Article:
Outcomes

Diagnosis

Concerns

Learners

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(1949), Beauchamp (1981), and Saylor et al. (1981), companion article]; however, there is more emphasis on the needs, interests, and self-concept of learners--that is, affective outcomes.

Eisner: Systemic-Aesthetic Model Elliott Eisner (1991) offers a systemic and dimensional view of curriculum that combines behavioral principles with aesthetic components to form a curriculum planning model. Eisner indicated that if America is going to have the kind of schools it needs, it will need to pursue five dimensions: (a) intentional, (b) structural, (c) curriculum, (d) pedagogical, and (e) evaluative (see Figure 3).

Examination of what matters in schools

Meaningful idea/concepts in the curriculum

How schools are structured

Quality of teaching

School evaluation processes

Figure 3. Designing the curriculum--a systemic-aesthetic model. The Intentional This refers to the serious, studied examination of what really matters in schools. To realize our intentions, we will need to address the characteristics of our curriculum, the features of our teaching, the forms of our evaluative practices, and the nature of our workplace.

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The Structural This dimension refers to how schools are structured, how roles are defined, and how time is allocated. All are important in facilitating and constraining educational opportunities. According to Eisner, the structural organization of schools has not changed much in the past one hundred years. We start school in September and end in June; school lasts twelve years with a prescribed curriculum for everyone; thirty students per class are taught by a single teacher; grades are given several times a year; and students are promoted to the next grade. Such a structure is restrictive. The Curriculum The significance of ideas in a curriculum is of great importance. We need to think about those ideas more deeply and about the means through which students will engage them. The design of curriculum includes attention to ideas that matter, skills that count, and the means through which students and programs interact. The Pedagogical Whatever the virtues of a school's curriculum, the quality of teaching ought to be a primary concern of school improvement. To treat teaching as an art requires a level of scrutiny, assistance, and support that any performing art deserves. Schools need to be places that serve teachers so that they can serve students. The Evaluative School evaluation practices operationally define what really matters for students and teachers. Schools need to approach evaluation not simply as a way of scoring students, but as a way in which to find out how well we and our students are doing in order to better do what we do.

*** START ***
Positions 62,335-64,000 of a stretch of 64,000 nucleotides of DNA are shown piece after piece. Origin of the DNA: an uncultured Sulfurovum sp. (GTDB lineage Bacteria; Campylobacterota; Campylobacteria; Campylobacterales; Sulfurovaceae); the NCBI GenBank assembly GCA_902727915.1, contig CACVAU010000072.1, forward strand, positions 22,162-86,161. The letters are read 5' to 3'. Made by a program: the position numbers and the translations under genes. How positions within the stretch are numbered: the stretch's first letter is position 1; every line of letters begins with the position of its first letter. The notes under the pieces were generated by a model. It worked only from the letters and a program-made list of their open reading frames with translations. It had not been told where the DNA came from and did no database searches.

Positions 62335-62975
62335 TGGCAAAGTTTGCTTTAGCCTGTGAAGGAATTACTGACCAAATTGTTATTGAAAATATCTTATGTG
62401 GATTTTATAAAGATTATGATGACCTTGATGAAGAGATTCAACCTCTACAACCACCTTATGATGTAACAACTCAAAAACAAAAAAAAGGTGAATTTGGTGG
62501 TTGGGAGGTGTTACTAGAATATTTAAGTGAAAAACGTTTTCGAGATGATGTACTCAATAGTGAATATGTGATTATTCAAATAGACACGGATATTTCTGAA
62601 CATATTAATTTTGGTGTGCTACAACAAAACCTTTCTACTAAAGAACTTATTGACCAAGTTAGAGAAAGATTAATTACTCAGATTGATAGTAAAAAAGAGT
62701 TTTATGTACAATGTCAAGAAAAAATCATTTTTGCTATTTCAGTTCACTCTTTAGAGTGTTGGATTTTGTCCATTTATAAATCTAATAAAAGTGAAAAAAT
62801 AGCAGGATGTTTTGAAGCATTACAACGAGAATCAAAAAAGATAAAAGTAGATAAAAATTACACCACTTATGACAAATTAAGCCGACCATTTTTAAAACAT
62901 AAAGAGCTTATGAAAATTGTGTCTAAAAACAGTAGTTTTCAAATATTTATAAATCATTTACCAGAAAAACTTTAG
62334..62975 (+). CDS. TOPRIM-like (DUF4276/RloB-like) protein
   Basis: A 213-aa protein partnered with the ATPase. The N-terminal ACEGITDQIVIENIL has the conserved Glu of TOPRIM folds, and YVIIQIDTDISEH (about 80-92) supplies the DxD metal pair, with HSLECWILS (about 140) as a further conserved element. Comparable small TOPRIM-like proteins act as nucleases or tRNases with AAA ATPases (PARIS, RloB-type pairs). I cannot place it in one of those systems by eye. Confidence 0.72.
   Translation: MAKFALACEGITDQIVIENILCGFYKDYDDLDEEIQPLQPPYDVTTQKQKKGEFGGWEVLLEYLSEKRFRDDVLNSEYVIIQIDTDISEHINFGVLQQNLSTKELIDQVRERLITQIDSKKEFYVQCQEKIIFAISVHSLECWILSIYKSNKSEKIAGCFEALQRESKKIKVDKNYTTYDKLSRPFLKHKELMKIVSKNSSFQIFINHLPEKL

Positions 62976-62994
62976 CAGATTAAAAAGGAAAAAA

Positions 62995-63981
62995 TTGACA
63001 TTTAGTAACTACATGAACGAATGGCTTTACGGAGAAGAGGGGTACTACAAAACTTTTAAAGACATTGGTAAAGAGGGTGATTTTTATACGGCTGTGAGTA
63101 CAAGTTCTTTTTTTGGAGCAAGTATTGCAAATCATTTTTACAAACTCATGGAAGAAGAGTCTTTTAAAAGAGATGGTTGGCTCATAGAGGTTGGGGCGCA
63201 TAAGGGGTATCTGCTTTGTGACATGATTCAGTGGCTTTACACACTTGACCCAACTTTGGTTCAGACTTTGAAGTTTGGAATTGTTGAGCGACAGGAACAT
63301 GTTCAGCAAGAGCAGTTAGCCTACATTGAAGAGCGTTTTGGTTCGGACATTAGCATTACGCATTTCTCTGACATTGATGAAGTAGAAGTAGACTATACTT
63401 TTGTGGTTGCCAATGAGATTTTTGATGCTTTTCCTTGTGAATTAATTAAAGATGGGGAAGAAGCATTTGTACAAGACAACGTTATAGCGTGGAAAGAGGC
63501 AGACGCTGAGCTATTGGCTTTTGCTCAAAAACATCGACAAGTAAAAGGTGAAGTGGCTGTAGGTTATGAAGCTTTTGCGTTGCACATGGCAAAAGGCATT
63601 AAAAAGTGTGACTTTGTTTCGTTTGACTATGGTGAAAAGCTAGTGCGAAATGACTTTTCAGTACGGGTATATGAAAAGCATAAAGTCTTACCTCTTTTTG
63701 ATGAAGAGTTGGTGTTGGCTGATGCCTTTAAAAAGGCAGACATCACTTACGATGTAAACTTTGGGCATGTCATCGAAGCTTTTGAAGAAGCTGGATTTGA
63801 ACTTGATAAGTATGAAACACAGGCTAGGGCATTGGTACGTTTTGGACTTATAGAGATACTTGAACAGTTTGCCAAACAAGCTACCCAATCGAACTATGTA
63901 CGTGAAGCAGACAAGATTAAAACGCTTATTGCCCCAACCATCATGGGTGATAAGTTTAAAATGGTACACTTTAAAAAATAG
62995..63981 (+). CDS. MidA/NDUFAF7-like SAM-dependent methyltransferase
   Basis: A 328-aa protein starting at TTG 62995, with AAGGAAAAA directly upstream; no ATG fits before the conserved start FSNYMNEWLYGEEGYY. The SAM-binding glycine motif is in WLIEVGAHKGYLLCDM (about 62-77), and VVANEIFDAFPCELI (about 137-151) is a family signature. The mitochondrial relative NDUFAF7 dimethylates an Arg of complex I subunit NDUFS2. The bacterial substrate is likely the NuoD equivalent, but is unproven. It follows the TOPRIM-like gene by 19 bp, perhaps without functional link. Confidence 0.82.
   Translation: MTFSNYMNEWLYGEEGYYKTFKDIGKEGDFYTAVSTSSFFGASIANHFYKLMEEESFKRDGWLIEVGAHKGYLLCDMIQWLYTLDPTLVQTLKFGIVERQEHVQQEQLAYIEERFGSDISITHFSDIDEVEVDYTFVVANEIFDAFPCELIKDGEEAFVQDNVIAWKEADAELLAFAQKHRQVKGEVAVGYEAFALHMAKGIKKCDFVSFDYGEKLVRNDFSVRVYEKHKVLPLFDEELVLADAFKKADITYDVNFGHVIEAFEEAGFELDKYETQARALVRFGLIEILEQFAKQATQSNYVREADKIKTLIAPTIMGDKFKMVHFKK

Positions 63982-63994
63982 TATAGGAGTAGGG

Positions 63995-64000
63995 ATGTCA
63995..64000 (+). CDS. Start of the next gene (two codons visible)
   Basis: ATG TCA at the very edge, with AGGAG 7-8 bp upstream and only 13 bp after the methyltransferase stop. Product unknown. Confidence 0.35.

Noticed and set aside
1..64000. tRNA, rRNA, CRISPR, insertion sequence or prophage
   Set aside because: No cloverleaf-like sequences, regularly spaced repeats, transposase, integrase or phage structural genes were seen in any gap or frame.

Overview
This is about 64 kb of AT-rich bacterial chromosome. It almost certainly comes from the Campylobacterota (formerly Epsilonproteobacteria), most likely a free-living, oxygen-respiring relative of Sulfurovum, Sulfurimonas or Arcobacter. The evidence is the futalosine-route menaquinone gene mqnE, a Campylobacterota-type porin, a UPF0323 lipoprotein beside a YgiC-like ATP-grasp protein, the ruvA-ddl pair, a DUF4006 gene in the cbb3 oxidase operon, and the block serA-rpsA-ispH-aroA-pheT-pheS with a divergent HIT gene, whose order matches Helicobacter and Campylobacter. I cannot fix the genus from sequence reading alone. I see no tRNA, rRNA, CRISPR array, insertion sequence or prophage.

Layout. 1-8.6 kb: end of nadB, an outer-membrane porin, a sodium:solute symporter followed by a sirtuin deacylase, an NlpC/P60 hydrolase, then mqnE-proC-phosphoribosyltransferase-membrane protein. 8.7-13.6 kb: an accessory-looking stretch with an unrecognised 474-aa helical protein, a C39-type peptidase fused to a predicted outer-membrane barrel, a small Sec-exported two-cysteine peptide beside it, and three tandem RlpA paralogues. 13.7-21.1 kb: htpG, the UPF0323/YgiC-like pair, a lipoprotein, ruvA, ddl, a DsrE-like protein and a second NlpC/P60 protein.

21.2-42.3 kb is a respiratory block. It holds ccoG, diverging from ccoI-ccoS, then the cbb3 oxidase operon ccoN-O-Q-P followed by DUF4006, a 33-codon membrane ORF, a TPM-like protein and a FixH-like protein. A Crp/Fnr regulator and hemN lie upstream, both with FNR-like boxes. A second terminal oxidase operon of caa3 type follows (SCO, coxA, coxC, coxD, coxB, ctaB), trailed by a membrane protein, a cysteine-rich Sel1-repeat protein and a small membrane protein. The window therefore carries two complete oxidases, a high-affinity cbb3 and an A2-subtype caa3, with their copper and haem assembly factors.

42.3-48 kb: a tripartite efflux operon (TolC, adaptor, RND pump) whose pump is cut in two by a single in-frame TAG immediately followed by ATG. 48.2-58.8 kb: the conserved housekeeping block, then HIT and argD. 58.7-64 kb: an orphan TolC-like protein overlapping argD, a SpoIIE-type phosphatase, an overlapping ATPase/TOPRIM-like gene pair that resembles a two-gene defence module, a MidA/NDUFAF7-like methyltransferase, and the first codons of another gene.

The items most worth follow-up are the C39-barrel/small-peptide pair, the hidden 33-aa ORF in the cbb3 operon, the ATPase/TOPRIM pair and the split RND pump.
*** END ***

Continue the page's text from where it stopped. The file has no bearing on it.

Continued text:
Conclusion Three models were presented in this article: Taba's instructional strategies model, Weinstein and Fantini's humanistic model, and Eisner's systemic-aesthetic model. Models can assist curriculum developers to conceptualize the development process by pinpointing certain principles and procedures. The three models examined were inductive, nonlinear, and descriptive. Inductive models provide a unique approach to curriculum making as compared to the traditional deductive models, which are linear and prescriptive. Furthermore, inductive models could incorporate a postmodern view of curriculum, because they are temporal and naturalistic. You could say that the ultimate in a nonlinear, descriptive approach is the absence of a model when curriculum makers are operating intuitively. Taba's instructional strategies model is a little more theoretical than Weinstein and Fantini's humanistic approach and Eisner's systemic-aesthetic approach.

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References Beauchamp, G. A. (1981). Curriculum theory (4th ed.). Itasca, IL: Peacock. Durkin, M. C. (1993). Thinking through class discussion: The Hilda Taba approach. Lancaster, PA: Technomic. Eisner, E. W. (1991). Should America have a national curriculum? Educational Leadership, 49, 76-81. Oliva, P. F. (2009). Developing the curriculum (7th ed.). Boston, MA: Allyn & Bacon. Saylor, J. G., Alexander, W. M., & Lewis, A. J. (1981). Curriculum planning for better teaching and learning (4th ed.). New York, NY: Holt, Rinehart & Winston. Taba, H. (1962). Curriculum development: theory and practice. New York, NY: Harcourt, Brace & World. Taba, H. (1971). Teacher's handbook for elementary social studies. Reading, MA: Addison-Wesley. Tyler, R. W. (1949). Basic principles of curriculum and instruction. Chicago, IL: University of Chicago Press. Walker, D. F. (1971). A naturalistic model for curriculum development. School Review, 80(1), 51-67. Weinstein, G., & Fantini, M. D. (1970). Toward humanistic education. New York, NY: Praeger.